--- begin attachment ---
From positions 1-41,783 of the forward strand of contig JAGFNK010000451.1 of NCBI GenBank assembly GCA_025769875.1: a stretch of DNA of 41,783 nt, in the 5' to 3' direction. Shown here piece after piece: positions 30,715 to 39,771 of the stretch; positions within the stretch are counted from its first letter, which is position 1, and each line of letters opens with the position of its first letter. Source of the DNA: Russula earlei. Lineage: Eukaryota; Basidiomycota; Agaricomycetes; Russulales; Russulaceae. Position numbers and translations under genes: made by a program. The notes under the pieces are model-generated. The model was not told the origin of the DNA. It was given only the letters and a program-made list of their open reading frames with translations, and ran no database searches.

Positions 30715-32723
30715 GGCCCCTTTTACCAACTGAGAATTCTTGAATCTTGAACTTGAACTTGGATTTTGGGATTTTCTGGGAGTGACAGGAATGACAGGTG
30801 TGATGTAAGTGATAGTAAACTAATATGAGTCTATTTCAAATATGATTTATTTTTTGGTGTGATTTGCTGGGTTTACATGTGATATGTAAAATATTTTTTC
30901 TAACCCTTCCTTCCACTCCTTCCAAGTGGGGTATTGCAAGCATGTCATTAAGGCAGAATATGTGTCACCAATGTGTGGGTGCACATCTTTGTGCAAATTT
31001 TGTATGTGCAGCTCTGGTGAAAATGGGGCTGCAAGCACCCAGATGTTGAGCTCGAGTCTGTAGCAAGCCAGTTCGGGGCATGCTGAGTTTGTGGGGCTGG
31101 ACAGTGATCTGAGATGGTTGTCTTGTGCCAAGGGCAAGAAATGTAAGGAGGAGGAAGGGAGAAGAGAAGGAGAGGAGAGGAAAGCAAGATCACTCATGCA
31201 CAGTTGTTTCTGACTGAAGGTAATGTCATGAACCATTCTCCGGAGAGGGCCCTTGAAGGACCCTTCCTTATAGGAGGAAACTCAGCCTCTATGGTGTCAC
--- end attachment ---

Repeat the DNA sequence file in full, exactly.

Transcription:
From positions 1-41,783 of the forward strand of contig JAGFNK010000451.1 of NCBI GenBank assembly GCA_025769875.1: a stretch of DNA of 41,783 nt, in the 5' to 3' direction. Shown here piece after piece: positions 30,715 to 39,771 of the stretch; positions within the stretch are counted from its first letter, which is position 1, and each line of letters opens with the position of its first letter. Source of the DNA: Russula earlei. Lineage: Eukaryota; Basidiomycota; Agaricomycetes; Russulales; Russulaceae. Position numbers and translations under genes: made by a program. The notes under the pieces are model-generated. The model was not told the origin of the DNA. It was given only the letters and a program-made list of their open reading frames with translations, and ran no database searches.

Positions 30715-32723
30715 GGCCCCTTTTACCAACTGAGAATTCTTGAATCTTGAACTTGAACTTGGATTTTGGGATTTTCTGGGAGTGACAGGAATGACAGGTG
30801 TGATGTAAGTGATAGTAAACTAATATGAGTCTATTTCAAATATGATTTATTTTTTGGTGTGATTTGCTGGGTTTACATGTGATATGTAAAATATTTTTTC
30901 TAACCCTTCCTTCCACTCCTTCCAAGTGGGGTATTGCAAGCATGTCATTAAGGCAGAATATGTGTCACCAATGTGTGGGTGCACATCTTTGTGCAAATTT
31001 TGTATGTGCAGCTCTGGTGAAAATGGGGCTGCAAGCACCCAGATGTTGAGCTCGAGTCTGTAGCAAGCCAGTTCGGGGCATGCTGAGTTTGTGGGGCTGG
31101 ACAGTGATCTGAGATGGTTGTCTTGTGCCAAGGGCAAGAAATGTAAGGAGGAGGAAGGGAGAAGAGAAGGAGAGGAGAGGAAAGCAAGATCACTCATGCA
31201 CAGTTGTTTCTGACTGAAGGTAATGTCATGAACCATTCTCCGGAGAGGGCCCTTGAAGGACCCTTCCTTATAGGAGGAAACTCAGCCTCTATGGTGTCAC